In late December 2015, England’s new head coach Eddie Jones was appraising the backroom staff in Stuart Lancaster’s World Cup group. As part of that process, as a consultant/analyst I was invited to preview England’s first opponent in the upcoming 2016 Six Nations tournament.

I ended up writing three separate pieces for Eddie Jones, including a short report identifying three areas of the game which were likely to be key against Scotland. Those areas were:

  • Effective high kicking game versus Scotland’s backfield
  • Ball retention in the 13 channel
  • Neutralising WP Nel at the scrum

So how did those areas work out in the game? As it turned out (and it doesn’t always turn out this way!), the research and analysis paid into these areas was decisive.

England’s high kicking strategy

England kicked a massive 41 times in total, but the key sub-section of the kicking game was the decision to kick high and contestably in midfield, outside the England exit zone. I found that Wales especially had achieved a lot of success in their 2015 Six Nations game against Scotland by kicking on to the Scotland backfield when it contained their full back Stuart Hogg and No 10 Finn Russell. In fact Russell had been yellow-carded in that match for a poorly-timed challenge on Dan Biggar while defending the high ball, and he was the main target.

England put up 9 high contestable kicks at Murrayfield from positions anywhere between the two 40m lines – six were launched from the Scottish side of halfway – and they achieved 5 positive results.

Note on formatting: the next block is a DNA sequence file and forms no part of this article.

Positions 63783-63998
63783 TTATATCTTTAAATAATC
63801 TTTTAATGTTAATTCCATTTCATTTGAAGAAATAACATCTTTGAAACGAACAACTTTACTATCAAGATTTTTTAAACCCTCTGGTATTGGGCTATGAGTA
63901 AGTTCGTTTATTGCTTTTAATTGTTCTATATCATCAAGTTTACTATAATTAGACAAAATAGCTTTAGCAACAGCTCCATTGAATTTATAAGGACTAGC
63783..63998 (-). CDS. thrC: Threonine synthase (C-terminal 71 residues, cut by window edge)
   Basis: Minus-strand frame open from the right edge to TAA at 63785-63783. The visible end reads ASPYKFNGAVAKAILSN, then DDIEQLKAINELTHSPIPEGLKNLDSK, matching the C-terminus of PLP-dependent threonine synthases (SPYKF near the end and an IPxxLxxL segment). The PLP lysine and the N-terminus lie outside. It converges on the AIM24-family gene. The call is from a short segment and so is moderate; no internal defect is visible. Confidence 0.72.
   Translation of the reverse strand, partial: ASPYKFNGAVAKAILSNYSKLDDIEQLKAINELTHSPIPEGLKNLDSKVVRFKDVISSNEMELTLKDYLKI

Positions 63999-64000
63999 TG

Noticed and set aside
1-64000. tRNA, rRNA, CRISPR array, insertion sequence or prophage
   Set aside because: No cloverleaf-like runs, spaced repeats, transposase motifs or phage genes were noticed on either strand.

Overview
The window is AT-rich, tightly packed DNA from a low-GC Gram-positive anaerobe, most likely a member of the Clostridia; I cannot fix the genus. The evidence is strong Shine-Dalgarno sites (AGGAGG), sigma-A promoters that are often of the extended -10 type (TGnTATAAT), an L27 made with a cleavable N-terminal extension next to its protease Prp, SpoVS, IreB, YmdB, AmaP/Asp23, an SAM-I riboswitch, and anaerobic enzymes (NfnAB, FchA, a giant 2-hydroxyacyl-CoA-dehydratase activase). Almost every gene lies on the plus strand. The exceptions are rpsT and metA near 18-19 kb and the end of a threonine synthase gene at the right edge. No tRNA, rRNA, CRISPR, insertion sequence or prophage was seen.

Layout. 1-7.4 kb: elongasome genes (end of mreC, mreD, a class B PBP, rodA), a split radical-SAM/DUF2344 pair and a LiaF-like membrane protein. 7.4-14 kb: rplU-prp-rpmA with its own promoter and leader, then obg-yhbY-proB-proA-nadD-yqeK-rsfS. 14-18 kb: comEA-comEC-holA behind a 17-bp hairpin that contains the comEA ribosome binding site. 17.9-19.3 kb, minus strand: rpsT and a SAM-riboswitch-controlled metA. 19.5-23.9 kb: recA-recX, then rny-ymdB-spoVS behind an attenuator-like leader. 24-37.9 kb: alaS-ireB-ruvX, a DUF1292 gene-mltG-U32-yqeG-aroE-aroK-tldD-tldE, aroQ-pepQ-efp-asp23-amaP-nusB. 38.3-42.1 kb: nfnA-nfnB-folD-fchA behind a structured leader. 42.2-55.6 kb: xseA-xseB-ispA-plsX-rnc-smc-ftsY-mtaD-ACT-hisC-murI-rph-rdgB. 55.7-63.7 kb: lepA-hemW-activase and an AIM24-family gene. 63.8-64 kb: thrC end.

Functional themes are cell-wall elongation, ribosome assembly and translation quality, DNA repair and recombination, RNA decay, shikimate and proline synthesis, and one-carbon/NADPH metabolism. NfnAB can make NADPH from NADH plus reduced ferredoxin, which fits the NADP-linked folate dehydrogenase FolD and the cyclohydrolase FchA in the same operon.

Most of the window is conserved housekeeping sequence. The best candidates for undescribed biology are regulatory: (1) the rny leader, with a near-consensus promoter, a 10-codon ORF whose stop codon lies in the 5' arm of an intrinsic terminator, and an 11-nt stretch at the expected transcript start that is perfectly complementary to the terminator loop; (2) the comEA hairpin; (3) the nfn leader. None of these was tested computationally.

They scored their second try in the sequence immediately after a high ball repossession over Russell, created another prime attacking position at midfield on the Scotland 22 after a Scotland error on the receipt, and three other Scottish handling mistakes led to England scrums. That represented an excellent return on England’s investment so this area was a ‘win’.

Ball retention in the 13 channel

In the ten previous Scotland games I examined in the course of my reports, I found that 50% of their tries had been scored from turnover. Moreover, 42% had been generated by Scotland’s outside backs – number 13 Mark Bennett and their back three – mostly by interception. Bennett’s interception try against Australia in the World Cup quarter-final could and should have won that match for the Scots. It was clearly very hazardous to make the second or third pass successfully against Scotland without falling into the defensive traps they set in the 13 channel and beyond it! Jones’ solution was to keep the ball inside Scotland’s pressure off the edge with a big majority of one-pass or pick and go plays, and no offloads:

  • One-pass plays – 57 (59%)
  • Pick & Go plays – 19 (20%)
  • 2+ pass plays – 21 (21%)
  • Offloads – 1
On the charge: Billy Vunipola (photo by INPHO/Andrew Fosker)

On the charge: Billy Vunipola (photo by INPHO/Andrew Fosker)